A fact-finding hearing was held before Judge Michael Guadagno on May 10 and 26, 2010, at which time testimony was offered by Monmouth Prosecutor's Office Detective John Maggs, Neptune Township Police Detective Michael McGhee, Investigator Senman, DYFS casework supervisor Beverly Jackson, and Dr. Kairys.

Detective Maggs testified that, following the school's referral, he had conducted a videotaped forensic interview of Nancy at the Monmouth County Child Advocacy Center, which was played in court. During the interview, Nancy disclosed that she had been hit in the leg with a switch by her mother, and she pointed to her injuries, which were photographed.*fn3 She stated that she had been hit before with a switch and a black belt. Additionally, on one occasion, her brother had been hit by her mother, using the brother's belt. Nancy stated initially that Jane had also been hit, but then later denied that fact.

Police Detective McGhee testified, as well, stating that he had conducted a videotaped interview of A.M., which was played in court. In the interview, A.M. stated that Nancy had come to her that morning saying that she had a scratch, which was bleeding, but she was unable to explain how it had occurred.

A.M. treated the scratch with Vaseline and a Band-Aid. When shown photographs of Nancy's legs, A.M. stated that she had not seen the other marks. A.M. also claimed that she did not know the origin of the scratch, but that Nancy was an active child, and had hurt herself previously when climbing on the family's entertainment system. A.M. also suggested that Nancy's scratch might have been inflicted by one of the family's cats. She denied ever striking the child, and stated that her punishments were limited to hollering and ordering the children to stand in the corner. A.M. stated, however, that Nancy would have known what a switch was, because one was used in North Carolina by A.M.'s friend to discipline her children.

Senman testified that, in a referral by Nancy's school to DYFS on November 24, 2009, a report was made by the school's principal that Nancy's father hit her with a switch on the preceding night. However, when Senman consulted with the principal, he stated that it was the mother who had hit the child. That fact was confirmed in a letter dated December 9, 2009 from the principal, which was admitted into evidence over objection that the document was not a business record admissible pursuant to N.J.S.A. 9:6-8.46a(3), and that the principal was not present for purposes of cross-examination. The judge ruled that the document was admissible, not for the truth of its statement that the mother was the abuser, but "to clarify a discrepancy in the Division's documents, which is being explained by the caseworker." The judge continued:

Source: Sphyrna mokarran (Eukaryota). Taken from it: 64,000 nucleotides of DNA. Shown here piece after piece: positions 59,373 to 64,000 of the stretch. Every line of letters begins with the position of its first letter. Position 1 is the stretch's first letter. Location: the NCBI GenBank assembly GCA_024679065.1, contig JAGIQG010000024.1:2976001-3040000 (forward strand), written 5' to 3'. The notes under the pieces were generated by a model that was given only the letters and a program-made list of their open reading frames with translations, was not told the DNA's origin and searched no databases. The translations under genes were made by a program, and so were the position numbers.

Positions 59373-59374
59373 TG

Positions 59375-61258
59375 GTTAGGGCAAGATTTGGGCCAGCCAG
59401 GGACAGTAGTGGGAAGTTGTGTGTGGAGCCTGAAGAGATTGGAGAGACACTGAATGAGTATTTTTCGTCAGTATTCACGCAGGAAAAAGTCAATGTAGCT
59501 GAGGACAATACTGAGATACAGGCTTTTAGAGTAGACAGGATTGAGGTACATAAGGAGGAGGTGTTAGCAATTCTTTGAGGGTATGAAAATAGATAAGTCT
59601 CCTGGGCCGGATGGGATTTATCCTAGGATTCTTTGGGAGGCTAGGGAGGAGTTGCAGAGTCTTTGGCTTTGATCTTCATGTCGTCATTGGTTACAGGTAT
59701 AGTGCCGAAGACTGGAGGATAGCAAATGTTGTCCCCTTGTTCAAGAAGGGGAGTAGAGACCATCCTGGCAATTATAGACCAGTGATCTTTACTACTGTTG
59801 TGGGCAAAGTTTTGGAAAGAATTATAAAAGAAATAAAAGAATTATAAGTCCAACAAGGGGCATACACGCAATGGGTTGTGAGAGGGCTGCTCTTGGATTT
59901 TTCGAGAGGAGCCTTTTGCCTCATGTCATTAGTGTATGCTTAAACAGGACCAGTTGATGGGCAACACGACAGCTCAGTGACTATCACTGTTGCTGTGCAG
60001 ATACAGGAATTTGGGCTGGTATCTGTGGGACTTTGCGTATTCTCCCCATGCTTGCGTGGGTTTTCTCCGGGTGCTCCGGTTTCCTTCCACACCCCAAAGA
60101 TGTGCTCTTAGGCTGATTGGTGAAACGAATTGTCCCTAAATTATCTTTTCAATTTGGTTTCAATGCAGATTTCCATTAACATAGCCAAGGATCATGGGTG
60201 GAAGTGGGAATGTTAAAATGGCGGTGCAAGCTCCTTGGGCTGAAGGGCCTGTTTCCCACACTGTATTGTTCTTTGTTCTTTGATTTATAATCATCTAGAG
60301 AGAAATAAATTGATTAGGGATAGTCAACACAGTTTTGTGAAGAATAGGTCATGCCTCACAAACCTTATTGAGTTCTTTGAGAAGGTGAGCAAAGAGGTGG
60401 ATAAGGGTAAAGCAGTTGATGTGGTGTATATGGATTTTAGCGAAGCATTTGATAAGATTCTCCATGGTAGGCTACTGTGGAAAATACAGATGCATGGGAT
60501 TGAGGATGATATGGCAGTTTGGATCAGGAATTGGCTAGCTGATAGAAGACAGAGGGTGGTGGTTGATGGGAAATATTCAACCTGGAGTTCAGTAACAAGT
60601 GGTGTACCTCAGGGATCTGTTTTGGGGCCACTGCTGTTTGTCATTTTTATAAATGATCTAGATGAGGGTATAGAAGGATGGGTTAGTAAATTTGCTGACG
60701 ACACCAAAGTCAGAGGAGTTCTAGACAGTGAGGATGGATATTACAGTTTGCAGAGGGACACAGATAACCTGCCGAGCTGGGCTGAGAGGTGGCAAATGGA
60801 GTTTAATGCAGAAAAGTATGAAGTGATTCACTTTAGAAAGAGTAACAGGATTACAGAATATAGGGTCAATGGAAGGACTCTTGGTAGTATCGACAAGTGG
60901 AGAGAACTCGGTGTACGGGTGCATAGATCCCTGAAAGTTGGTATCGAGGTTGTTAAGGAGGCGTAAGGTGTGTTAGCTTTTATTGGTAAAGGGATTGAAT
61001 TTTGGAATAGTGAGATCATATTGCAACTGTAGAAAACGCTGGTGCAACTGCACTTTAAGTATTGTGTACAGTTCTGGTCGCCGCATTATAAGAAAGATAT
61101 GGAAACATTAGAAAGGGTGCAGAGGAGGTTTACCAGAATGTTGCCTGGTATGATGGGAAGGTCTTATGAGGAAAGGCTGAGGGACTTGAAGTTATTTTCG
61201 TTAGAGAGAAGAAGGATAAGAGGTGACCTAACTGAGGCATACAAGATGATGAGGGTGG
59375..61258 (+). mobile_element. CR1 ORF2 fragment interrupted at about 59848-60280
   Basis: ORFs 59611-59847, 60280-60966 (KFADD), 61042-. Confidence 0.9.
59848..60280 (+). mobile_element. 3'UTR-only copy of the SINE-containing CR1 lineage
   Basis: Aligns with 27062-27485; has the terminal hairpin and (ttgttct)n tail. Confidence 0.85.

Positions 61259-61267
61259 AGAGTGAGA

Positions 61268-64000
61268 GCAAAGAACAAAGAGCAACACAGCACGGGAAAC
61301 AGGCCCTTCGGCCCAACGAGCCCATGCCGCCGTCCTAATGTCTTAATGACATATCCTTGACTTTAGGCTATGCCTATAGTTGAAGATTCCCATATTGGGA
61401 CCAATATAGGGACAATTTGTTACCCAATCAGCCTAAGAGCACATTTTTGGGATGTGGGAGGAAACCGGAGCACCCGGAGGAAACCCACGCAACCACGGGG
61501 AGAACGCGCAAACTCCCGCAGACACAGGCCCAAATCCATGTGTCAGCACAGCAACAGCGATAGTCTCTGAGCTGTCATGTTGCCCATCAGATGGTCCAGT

There is a discrepancy here. Without this document the discrepancy is unexplained, but for this caseworker's testimony. I'll accept it, but not for the proof, not to corroborate any statement of the principal that this is what was told. Merely to clarify or to explain the discrepancy from everything we've heard here, including the child herself.

Further, the judge did not preclude counsel for A.M. from calling the principal as a witness.

Senman testified additionally that, following Nancy's interview by Detective Maggs at the Monmouth County Child Advocacy Center, she had observed a long mark along Nancy's left thigh and some markings on the back of her legs as well. During her investigation on November 24, Senman had gone to A.M.'s residence, where Nancy had told her both outside and in her mother's presence that A.M. had hit her with a switch on her legs because she was bad. However, A.M., when questioned, stated that Nancy had pointed out the mark on her leg, but had been unable to articulate what had happened, stating only that she had hurt herself. A.M. confirmed that Nancy had in fact been bad, having stolen something from school, but as a result, A.M. stated that she had merely counseled the child not to steal. A.M. claimed that the only discipline she employed was to yell at her children or have them stand in the corner. Neither of Nancy's siblings confirmed Nancy's account or stated that A.M. used corporal punishment. Senman testified on cross-examination that her investigation of the residence on November 24 disclosed no concerns except those related to A.M.'s methods of punishment. She did not find a switch at the home, and she did not search the closets for belts.